Happy Diwali for New and Old Friends

Diwali 2017 MA

Last week I was invited to celebrate Diwali with a friend. I’ve always had an interest in Indian culture and traditions so this was an opportunity I couldn’t pass up. Diwali is the Hindu festival of lights celebrated every year, usually somewhere between mid-October to mid-November.

One of the most popular festivals of Hinduism, it signifies the victory of good over evil, light over darkness, knowledge over ignorance, and hope over despair. My friend told me it was like their New Year celebration. People came from all over Massachusetts and New Hampshire to celebrate together in a small town close to the border of both states.

Religious Traditions Change With the Times 

It’s an ancient tradition in India, as a festival after the summer harvest. The festival is mentioned in Sanskrit texts dating back to the second half of 1st millennium AD, but could have started even earlier. It’s related to the legends of some Hindu deities.

The religious significance of Diwali varies within India, depending on the school of Hindu philosophy, regional legends, and local beliefs. My friend mentioned it’s celebrated on different dates, and with different rituals, depending on what Indian state you live in. The celebration we attended last Thursday had some long chanting sessions, and one woman told me this event was different from the way she was used celebrating the holiday.

I guess you could say that all religious traditions evolve over time and location. Christmas and Easter are celebrated differently among various denominations and in other countries, but all celebrations share some basic themes. I’m sure Christmas and other Christian holidays were also quite different 500 or 1000 years ago.

Beauty, Dedication and Devotion

This was a joyous event which could be seen in the bright smiles and beautiful clothing. Children dressed in their best outfits frolicked barefoot in the hallways. Everyone took off their shoes at the door and put them on shelves with cubbyholes. It was either barefoot or socks, a tradition that made me feel quite at home.

DiwaliWe walked down a stark hallway and entered a huge gymnasium like room, where someone pulled me aside and said, “ladies this way.” My friend tried to apologize for not warning me, but I said, “I’m used to this” and waved him off. Ladies on one side and men on the other was fitting as everyone was sitting cross legged on the floor in very tight rows.

The decorations, alters and people were sparkling, golden and colorful. There was a song, candles and incense, then a prayer to open the celebration. Even though I couldn’t understand the language, I could feel the heart, dedication and devotion. After this short opening ceremony we were invited to partake of the specially prepared meal at the opposite end of the hallway.

Treated Like Royalty

I had no idea what to expect, but it seemed that everyone wanted to help me and make me feel welcome. I was the obvious foreigner with my light skin, hair and western clothes, but I felt no distance from anyone. Ladies were eager to talk with me and surprised that I enjoyed the hot vegetarian cuisine. I felt if Christian churches were this genuinely open and friendly they would be filled to the brim with new members.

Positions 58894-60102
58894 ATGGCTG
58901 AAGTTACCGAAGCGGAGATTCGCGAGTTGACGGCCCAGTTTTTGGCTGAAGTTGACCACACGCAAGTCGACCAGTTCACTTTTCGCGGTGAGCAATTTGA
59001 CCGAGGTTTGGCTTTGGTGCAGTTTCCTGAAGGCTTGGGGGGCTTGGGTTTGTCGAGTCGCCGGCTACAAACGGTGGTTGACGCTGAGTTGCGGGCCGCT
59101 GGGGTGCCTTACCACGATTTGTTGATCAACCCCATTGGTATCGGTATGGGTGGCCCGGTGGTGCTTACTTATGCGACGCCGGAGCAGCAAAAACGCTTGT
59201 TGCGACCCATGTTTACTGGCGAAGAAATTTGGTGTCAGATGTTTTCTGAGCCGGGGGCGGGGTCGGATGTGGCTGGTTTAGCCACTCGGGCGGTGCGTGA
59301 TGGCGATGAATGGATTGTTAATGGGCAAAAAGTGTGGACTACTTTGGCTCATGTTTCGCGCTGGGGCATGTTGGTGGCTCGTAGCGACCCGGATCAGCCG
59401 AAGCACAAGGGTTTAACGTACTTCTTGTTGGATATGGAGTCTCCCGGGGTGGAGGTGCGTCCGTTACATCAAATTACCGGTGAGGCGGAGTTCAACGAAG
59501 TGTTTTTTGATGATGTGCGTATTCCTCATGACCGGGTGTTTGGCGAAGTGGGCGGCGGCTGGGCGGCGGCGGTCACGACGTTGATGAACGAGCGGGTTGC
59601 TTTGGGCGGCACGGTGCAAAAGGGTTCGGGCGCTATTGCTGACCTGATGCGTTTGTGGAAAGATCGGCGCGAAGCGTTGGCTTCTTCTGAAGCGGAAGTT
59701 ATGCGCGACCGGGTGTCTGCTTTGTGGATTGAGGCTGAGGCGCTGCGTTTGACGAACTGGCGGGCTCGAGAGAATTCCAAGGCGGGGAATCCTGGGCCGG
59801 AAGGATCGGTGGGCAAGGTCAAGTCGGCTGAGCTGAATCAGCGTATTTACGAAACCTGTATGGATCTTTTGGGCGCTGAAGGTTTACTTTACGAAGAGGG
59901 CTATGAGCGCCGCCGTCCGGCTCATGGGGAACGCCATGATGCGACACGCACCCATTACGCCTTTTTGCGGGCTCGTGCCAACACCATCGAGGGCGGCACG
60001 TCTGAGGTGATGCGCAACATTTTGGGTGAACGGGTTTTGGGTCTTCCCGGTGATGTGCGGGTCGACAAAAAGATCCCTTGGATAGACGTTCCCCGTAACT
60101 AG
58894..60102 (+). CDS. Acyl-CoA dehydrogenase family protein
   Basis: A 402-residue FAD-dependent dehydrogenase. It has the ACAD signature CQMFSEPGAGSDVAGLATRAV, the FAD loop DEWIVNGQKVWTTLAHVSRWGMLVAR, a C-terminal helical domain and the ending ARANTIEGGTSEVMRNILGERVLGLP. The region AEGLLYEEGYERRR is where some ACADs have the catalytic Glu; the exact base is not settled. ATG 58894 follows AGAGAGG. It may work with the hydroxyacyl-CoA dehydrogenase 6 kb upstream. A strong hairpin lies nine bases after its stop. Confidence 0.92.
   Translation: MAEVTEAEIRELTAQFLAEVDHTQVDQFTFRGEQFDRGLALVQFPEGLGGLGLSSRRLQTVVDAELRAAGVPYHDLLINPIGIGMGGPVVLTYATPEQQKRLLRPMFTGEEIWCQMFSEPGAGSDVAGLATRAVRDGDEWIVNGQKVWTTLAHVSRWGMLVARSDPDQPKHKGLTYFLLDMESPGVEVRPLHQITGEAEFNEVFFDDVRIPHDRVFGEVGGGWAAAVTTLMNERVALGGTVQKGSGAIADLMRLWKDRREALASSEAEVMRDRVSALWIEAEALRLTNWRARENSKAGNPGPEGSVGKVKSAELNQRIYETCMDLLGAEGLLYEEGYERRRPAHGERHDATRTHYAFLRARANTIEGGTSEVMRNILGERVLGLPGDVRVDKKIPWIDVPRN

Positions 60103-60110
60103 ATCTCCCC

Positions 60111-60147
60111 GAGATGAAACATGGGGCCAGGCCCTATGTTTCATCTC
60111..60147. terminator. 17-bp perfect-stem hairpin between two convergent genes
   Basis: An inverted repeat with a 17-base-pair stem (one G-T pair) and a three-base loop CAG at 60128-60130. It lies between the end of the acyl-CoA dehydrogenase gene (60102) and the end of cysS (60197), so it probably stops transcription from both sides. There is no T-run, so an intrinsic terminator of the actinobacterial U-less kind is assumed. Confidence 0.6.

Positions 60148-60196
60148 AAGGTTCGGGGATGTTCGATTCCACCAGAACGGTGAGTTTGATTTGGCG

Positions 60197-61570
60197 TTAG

After the meal we went back to the large room with the altar for the chanting. Although I was offered a chair, I chose to sit on the floor with the majority. Places were set with Styrofoam trays along rows of white paper, and I had no idea what I was in for. But 4 ladies, 2 on either side of me guided me through the chanting and offering rituals that followed. Like a child I mimicked their actions, and with kindness they explained the meaning each step of the way. It was a long way though–at least an hour or more of chanting and repetitive actions of offering rose petals, rice, water, fire and other rituals. My legs and feet began to tingle, but I was not the only one and we laughed about it.

Swaminarayan Hinduism

The organization that hosted this event is called BAPS, which is an acronym for words that I can’t pronounce. BAPS is a worldwide religious and civic organization in the Swaminarayan branch of Hinduism. Swaminarayan was a yogi, and an ascetic whose life and teachings brought a revival of central Hindu practices of dharma, ahimsa, and brahmacharya. He is believed by followers to be a manifestation of God.

BAPS was established as a formal organization in 1907 by Shastriji Maharaj. It was formed on the founder’s doctrinal stand that Swaminarayan had promised to remain present through a lineage of Gunatit Gurus dating all the way back to Gunatitanand Swami – Swaminarayan’s foremost principal devotee. Followers believe in receiving spiritual guidance through the current living Guru.

BAPS is a global Hindu organization with activities aimed at spirituality, character-building, and human welfare. The organization offers humanitarian and charitable endeavors, by which its volunteers serve neighbors and communities. BAPS Charities, a non-profit aid organization, has a number of projects around the world focused on healthcare, education, environmental causes, and community-building campaigns.

Through these activities, it aims to preserve Indian culture, ideals of Hindu faith, family unity, selfless service, interfaith harmony and peaceful coexistence. 55,000 volunteers and 3,300 temples serve 3,300 communities around the world.


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